Transferring this metaphoric scenario  to the bedroom,

how confident do you feel as a lover?
Are you willing and able to ask for or give feedback?

As a relationship therapist who specializes in sex therapy and intimacy counselling, I often point out to couples that many of their challenges in the bedroom  stem from communication issues rather than physiological difficulties.

About giving feedback:

  • Sometimes internalized cultural, religious or family of origin belief systems can make it difficult to ask for what you want sexually.
  • Another common obstacle is the fear of hurting your lover’s feelings.
  • You might also be challenged by the “mind reading” myth where you think your partner should either figure it out on his or her own because otherwise you are making it “too easy” or it isn’t “mysterious” enough.
  • Finally, you may feel that you are being “difficult” and that you want “too much.” You may feel intimidated by the idea of asking exactly for what you want. Or perhaps you already shared that you wanted a lighter or firmer touch more than once and it seems easier to just put up with what is happening.

There are no benefits to letting your partner “go blind” and not give feedback as to what feels good and what doesn’t feel so great. 

Here are some supporting arguments to give feedback:

  • Assume your partner wants to pleasure you and is interested in your pleasure
  • You may also assume that your visible or audible experience of pleasure is a turn on for your partner
  • If something doesn’t feel very good you are most likely going to tense up and “close” your body or split off mentally rather than being open and present, and this will impact not only your level of enjoyment but your level of connection
  • You are responsible for your body and for your pleasure and potentially finding out what exactly works for you and what doesn’t

Think about it for a moment – when you go to a coffee shop you most likely have no problem asking for exactly what you want – extra hot, skinny, no sugar, foam on top and if you don’t get one of these requests you let the barista know.

About receiving feedback:

If you struggle receiving feedback from your lover you need to check your ego at the door. Touching your lover’s body has to feel good to her or him. It is not about you and what you think would feel good. Instead it is  about what is actually enjoyable for the receiver. For men it can often feel frustrating or confusing because what “worked well” the last time doesn’t seem to be “right” this time. Don’t take it personally. Hormonal changes during the monthly cycle can impact the sensitivity of nipples or other areas of the body.

Actively experiment with giving and receiving feedback and explore together what is easy and what is less comfortable for you.

Schedule a love play session with the only purpose of exploring sensual touch.Burnaby Sex Therapy and Intimacy counselling can help get your marriage back on track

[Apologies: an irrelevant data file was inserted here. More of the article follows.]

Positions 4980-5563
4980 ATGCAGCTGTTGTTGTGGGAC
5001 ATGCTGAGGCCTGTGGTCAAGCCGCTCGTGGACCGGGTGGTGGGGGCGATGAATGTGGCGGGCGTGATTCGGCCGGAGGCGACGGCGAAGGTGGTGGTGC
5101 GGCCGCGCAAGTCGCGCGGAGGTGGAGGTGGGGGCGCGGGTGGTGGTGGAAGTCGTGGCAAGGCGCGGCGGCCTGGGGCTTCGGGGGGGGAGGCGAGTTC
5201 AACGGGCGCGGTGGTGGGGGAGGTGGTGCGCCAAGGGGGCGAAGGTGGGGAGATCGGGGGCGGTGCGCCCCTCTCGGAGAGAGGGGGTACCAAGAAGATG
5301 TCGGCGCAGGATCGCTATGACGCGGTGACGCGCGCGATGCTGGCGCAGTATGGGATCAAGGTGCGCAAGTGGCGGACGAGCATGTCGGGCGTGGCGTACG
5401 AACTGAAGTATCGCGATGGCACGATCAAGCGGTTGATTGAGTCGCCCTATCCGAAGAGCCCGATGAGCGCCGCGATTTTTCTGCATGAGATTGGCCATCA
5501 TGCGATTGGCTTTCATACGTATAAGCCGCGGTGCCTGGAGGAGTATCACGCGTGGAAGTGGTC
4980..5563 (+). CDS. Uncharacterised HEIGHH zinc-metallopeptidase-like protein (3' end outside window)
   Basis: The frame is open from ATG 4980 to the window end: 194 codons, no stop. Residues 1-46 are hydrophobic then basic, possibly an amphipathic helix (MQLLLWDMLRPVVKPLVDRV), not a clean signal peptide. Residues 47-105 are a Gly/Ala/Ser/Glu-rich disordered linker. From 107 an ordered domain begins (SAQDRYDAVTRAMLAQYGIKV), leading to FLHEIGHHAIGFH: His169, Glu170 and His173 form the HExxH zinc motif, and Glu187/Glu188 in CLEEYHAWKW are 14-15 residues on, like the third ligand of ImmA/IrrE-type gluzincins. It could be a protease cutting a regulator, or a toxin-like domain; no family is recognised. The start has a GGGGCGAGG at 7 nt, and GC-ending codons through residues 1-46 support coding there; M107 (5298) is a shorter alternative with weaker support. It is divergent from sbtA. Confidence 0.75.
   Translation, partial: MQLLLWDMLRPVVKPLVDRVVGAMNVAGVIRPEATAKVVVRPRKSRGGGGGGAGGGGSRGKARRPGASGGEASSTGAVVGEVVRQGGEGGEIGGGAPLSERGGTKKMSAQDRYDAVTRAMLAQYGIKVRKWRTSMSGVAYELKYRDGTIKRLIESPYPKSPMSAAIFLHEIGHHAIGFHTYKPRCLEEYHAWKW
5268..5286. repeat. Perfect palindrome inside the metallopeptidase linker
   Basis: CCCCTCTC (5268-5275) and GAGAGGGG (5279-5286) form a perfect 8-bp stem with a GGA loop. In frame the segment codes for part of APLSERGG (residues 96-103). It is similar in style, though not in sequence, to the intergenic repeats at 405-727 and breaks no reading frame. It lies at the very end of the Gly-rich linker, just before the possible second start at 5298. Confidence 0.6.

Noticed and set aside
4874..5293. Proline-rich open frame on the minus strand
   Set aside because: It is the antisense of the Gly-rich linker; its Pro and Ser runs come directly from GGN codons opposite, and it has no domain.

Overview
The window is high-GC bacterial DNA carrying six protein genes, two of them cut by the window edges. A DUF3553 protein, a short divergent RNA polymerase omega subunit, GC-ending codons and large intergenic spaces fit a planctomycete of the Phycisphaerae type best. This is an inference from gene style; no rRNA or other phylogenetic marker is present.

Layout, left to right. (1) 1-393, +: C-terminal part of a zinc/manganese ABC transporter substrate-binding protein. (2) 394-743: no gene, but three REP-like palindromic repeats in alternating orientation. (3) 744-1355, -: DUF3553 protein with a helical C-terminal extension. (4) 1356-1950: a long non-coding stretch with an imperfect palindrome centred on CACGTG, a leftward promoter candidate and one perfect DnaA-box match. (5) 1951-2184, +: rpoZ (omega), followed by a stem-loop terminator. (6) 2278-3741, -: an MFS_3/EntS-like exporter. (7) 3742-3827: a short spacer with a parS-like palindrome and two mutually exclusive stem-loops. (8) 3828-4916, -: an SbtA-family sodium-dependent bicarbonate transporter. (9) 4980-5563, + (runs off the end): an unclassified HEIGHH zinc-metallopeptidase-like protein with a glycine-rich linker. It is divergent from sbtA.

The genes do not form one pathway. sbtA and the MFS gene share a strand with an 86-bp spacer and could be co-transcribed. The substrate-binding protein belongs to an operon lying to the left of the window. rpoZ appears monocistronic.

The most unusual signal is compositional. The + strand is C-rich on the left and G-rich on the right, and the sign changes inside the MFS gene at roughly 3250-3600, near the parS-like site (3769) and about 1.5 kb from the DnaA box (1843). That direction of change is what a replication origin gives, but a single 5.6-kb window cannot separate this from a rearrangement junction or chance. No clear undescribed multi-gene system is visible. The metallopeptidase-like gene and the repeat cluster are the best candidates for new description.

Take 15 or 20 min each to give or receive touch and to give and receive feedback. During this exercise avoid the “Bermuda triangle” – i.e. avoid the nipple and groin area. Take performance or the outcome completely off the table and simply focus on learning about all the other areas of each other bodies that respond to sensual touch.

Couples who have tried this often report new insights, new sensations and some surprising discoveries. What will yours be?

 

A common complaint couples share with me in my role  me as Burnaby relationship counsellor specializing in sex therapy and marriage counseling is a loss in libido. Usually these are long-term partners who are unhappy about the steady decline of passion and fire in their lovemaking. Often there is a higher desire partner and a lower desire partner and the self-diagnosis is a loss of libido.

North Vancouver couples counselling helps revive libidoWhile lack of sleep, thyroid health, your overall good health and hormonal changes can all be a valid underlying cause for a decreased sex drive, I have found that 80% of my clients have no medical condition that explains what has been happening.

When lack of desire becomes a concern in a relationship, I like to point out that intimacy and lovemaking do not start with desire but with willingness. Which leads us to the real question, have you lost your desire or your willingness to say yes when your partner tries to initiate intimacy. (read my blog post “Are you just not “into him” that much anymore” discussing low libido in women at my counselling for women site www.goddessrevealed.ca)

Imagine these two scenarios:

  1. Your partner initiates sex or intimacy. Clearly he or she is experiencing some sexual desire. While you are not in that same place at this moment, you are willing to explore the idea together and potentially raise your desire. You let your partner know that you are willing (even if that means making a request to meet in a little while, allow you to finish a task at hand, have a shower ecc). This can lead to delightful and perhaps longer than usual foreplay which most often will create some desire.